Hong Kong stocks slide by most in 5 weeks with regional sell-off on China lockdown and Fed tightening concerns

  • The Hang Seng Index is headed for the biggest drop since May 6 as a rebound in Covid-19 cases in Hong Kong, mainland China revives lockdown concerns
  • The Federal Reserve is expected to tighten again this week to cool US inflation at 40-year high, after raising twice this year in the policy lift off

Hong Kong stocks slumped by the most in five weeks after a rebound in Covid-19 cases in the city and across mainland China revived concerns about lockdown in the economy, while concerns about further monetary tightening in the US also crimped risk appetite.

The Hang Seng Index fell 2.8 per cent to 21,193.95 at the local noon trading break, heading for the worst drop since May 6. The Tech Index sank 3.7 per cent, while the Shanghai Composite Index lost 1.1 per cent.

Alibaba Group Holding, the owner of this newspaper, tumbled 5.9 per cent to HK$106.10, paring a 22 per cent advance last week. Meituan retreated 4.2 per cent to HK$192.70, while Tencent fell 4.6 per cent to HK$378.20. Other notable losers included Longfor Group and Country Garden, both sliding by more than 4 per cent.

Beijing tightened containment measures just a week after allowing dine-in services, with local authorities warning of an “explosive” Covid-19 outbreak connected to a popular bar. Shanghai separately ordered mass testing in half of the 16 districts to screen for any potential outbreak, while Hong Kong logged more than 800 cases for a second day on Sunday.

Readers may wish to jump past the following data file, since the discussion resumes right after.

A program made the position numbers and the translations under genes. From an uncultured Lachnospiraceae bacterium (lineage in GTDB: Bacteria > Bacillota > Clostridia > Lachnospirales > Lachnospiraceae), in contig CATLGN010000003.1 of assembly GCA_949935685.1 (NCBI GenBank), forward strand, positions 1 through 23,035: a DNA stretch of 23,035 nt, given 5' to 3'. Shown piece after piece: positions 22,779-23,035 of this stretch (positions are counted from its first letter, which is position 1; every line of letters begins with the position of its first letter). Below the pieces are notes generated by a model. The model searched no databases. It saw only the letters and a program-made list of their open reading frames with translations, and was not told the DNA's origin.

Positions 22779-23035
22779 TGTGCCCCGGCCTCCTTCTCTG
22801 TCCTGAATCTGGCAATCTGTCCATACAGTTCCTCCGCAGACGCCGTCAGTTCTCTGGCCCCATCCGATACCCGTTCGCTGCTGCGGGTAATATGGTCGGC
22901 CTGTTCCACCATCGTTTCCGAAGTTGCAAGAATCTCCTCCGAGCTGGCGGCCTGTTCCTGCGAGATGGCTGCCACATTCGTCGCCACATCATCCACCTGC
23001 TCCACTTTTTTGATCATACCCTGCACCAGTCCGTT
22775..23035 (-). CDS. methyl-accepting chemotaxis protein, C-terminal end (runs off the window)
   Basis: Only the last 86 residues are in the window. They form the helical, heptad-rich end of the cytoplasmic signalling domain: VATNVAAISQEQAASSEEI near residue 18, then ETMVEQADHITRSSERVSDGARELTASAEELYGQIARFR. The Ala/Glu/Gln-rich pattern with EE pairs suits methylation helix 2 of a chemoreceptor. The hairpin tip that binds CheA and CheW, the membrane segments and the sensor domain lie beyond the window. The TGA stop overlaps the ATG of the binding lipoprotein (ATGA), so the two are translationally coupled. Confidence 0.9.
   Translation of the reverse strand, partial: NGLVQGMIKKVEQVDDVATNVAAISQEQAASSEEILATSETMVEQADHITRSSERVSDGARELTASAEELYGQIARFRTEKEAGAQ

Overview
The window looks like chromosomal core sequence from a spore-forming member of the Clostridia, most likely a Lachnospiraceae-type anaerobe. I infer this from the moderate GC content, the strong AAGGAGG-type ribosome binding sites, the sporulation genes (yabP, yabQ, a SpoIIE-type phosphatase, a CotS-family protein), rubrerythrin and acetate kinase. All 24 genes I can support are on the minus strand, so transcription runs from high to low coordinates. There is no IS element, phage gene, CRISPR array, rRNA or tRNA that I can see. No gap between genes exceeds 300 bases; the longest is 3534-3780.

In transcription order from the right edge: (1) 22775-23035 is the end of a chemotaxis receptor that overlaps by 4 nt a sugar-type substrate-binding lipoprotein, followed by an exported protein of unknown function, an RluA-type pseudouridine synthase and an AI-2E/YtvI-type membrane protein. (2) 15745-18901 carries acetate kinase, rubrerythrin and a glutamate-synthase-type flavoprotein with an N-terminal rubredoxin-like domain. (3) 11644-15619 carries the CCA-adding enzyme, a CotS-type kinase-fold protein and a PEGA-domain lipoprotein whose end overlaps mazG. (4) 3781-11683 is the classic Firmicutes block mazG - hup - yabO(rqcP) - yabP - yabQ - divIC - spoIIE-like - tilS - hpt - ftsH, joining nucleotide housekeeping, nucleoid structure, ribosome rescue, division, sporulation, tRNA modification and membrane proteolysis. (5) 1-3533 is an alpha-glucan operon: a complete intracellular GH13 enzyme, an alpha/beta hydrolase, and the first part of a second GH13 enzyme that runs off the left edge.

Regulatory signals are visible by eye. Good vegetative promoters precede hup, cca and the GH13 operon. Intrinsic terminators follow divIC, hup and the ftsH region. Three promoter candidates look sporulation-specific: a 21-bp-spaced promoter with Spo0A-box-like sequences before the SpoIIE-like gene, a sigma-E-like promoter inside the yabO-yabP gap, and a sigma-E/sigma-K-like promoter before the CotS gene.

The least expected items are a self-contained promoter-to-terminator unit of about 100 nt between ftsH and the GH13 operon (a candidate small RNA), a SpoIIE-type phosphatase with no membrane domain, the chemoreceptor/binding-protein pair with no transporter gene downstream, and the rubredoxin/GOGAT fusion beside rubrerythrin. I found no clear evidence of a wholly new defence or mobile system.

“The Chinese economy continues to face downside risks” under the zero-Covid policy, said Harmen Overdijk, chief investment officer at Leo Wealth in Hong Kong. China will likely impose new curbs in response to fresh outbreaks and “this dynamic will remain a drag on economic activity,” he added.

The risk of lockdowns is crimping appetite for Chinese stocks after a robust rally fanned by the reopening of Shanghai on June 1. Stocks have risen more than US$1 trillion in value in mainland and Hong Kong markets since the mid-March sell-off, as investors bet the worst has passed.

Regional markets also sold off in early trading on rate concerns as benchmarks in Japan, South Korea and Australia tumbled by 1.3 per cent to 3.2 per cent.

The Federal Reserve is expected to boost the fed fund rate by at least half-a-point this week to control inflation at 40-year high. The Fed has lifted its key rate twice in the lift-off, boosting it by 25 basis points in March and 50 basis points in May.

Entering the cycle of interest rate rises, Hong Kong will continue to tackle challenges of global capital flows for the next few years, said Eddie Yue, chief executive of Hong Kong Monetary Authority. Geopolitical tensions are also expected to bring market volatility, he added.

In today’s trading, 65 of the 69 Hang Seng Index members dropped. The index saw four new additions on Monday including chip maker Semiconductor Manufacturing International Corporation, which was little changed. Apple component supplier AAC Technologies, fell 3.1 per cent to HK$17.20 as it exited the benchmark.

Meanwhile, traders are keeping a close eye on the People’s Bank of China’s decision on its one-year medium-term lending facility rate this Wednesday, after holding it unchanged for four months.

Other key China economic reports to be released this week include retail sales, industrial production, unemployment rates and property investment. An official report on new home prices is due on Thursday.

Author: Cheryl Heng, SCMP

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